Delhi air pollution spikes in Diwali; US troops could not see hospital during attack; Pakistan wants early implementation of regional energy project
Afghanistan Bonus Read: “Anxiety Grows as Conditions Worsen in Afghanistan,” by Philip Reeves (NPR) U.S. troops could not see Kunduz hospital during attack The Associated Press reported on Thursday that the U.S. Special Forces troops who called in the air strike on the Doctors Without Borders Kunduz hospital did so at the request of their ...
Bonus Read: “Anxiety Grows as Conditions Worsen in Afghanistan,” by Philip Reeves (NPR)
U.S. troops could not see Kunduz hospital during attack
The Associated Press reported on Thursday that the U.S. Special Forces troops who called in the air strike on the Doctors Without Borders Kunduz hospital did so at the request of their Afghan counterparts and could not see the target (NYT). The Afghans insisted that the hospital had become a command and control center for the Taliban and urged it to be destroyed, according to a former U.S. intelligence official. Members of the U.S. 3rd Special Forces Group who were involved in the attack have told U.S. Rep. Duncan Hunter, an armed services committee member, that they were unaware their target was a functioning hospital until the attack was over, according to Hunter’s spokesman, Joe Kasper. However, leadership knew the hospital was treating patients, according to a daily log by one of its senior officers written Oct. 2. Doctors Without Borders made sure the U.S. military command in Kabul had the exact coordinates of the hospital the day before the strike.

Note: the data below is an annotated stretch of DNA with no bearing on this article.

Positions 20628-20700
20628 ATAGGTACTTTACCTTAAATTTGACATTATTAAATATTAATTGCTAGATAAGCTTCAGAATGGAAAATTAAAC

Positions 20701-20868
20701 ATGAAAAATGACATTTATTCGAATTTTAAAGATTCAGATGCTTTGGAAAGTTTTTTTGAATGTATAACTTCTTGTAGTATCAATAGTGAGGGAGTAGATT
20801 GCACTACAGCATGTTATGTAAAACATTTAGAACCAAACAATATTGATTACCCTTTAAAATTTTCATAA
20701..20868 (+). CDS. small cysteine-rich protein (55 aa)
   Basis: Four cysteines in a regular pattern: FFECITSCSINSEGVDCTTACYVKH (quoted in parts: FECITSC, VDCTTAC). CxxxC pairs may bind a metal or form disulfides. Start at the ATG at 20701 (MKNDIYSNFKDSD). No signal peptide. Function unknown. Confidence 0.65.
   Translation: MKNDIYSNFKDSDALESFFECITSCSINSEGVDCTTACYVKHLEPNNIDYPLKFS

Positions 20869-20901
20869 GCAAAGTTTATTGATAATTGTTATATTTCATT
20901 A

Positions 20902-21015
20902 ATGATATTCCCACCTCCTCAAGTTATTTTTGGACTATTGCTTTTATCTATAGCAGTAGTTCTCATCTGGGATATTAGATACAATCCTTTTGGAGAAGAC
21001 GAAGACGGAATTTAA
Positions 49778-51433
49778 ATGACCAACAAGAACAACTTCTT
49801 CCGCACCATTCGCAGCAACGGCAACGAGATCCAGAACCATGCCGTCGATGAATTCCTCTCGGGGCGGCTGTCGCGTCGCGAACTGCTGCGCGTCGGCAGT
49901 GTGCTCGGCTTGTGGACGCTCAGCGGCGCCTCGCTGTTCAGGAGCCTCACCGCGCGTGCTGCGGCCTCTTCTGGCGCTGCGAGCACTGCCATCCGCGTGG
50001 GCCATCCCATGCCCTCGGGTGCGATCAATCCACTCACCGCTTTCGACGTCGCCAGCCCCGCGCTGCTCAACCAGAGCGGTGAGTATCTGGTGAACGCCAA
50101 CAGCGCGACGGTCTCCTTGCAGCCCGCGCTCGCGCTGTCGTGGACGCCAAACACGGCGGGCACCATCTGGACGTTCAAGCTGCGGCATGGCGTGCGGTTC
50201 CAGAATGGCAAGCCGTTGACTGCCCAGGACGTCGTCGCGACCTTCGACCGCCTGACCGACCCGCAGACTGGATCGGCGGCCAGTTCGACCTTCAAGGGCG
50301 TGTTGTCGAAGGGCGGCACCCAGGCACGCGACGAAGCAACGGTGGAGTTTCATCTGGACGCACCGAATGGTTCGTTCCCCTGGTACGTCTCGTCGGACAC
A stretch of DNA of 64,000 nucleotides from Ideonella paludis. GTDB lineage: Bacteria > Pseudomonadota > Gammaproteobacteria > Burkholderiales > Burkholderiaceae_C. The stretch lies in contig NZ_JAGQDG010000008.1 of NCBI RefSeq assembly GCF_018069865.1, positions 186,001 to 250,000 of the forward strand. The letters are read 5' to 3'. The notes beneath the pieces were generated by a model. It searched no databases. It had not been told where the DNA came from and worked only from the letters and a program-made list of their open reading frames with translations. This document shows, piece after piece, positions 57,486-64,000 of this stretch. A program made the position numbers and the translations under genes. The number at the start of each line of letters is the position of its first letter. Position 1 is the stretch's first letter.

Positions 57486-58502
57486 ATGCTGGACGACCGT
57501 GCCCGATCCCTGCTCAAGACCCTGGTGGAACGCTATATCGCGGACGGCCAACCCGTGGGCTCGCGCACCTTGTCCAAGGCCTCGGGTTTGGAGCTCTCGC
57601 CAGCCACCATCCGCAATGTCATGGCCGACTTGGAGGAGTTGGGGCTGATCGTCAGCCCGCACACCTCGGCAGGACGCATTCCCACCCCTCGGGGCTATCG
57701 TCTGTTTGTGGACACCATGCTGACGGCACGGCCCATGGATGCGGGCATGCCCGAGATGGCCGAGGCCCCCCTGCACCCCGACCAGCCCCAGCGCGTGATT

President Ghani and CEO Abdullah meet with protest representatives
On Wednesday, President Ashraf Ghani and CEO Abdullah Abdullah held a late night meeting with representatives of the Hazara demonstrators who surrounded the presidential palace in protest after the bodies of seven Hazaras were found nearly beheaded early in the week (TOLO News, Post). The Kabul protest inspired hundreds of demonstrators to march through the streets of major cities in Balkh, Herat, and Nangarhar provinces, demanding better security for all Afghans. The official meeting was televised live nationally, and the representatives were given a chance to air their grievances. The representatives said their main concern is the lack of police presence in their districts. “Even women are having to take turns to safeguard their areas,” according to one representative. Ghani and Abdullah warned the representatives — some of whom are calling for their ouster — that any bid to bring down the government would not be in the best interest of the nation.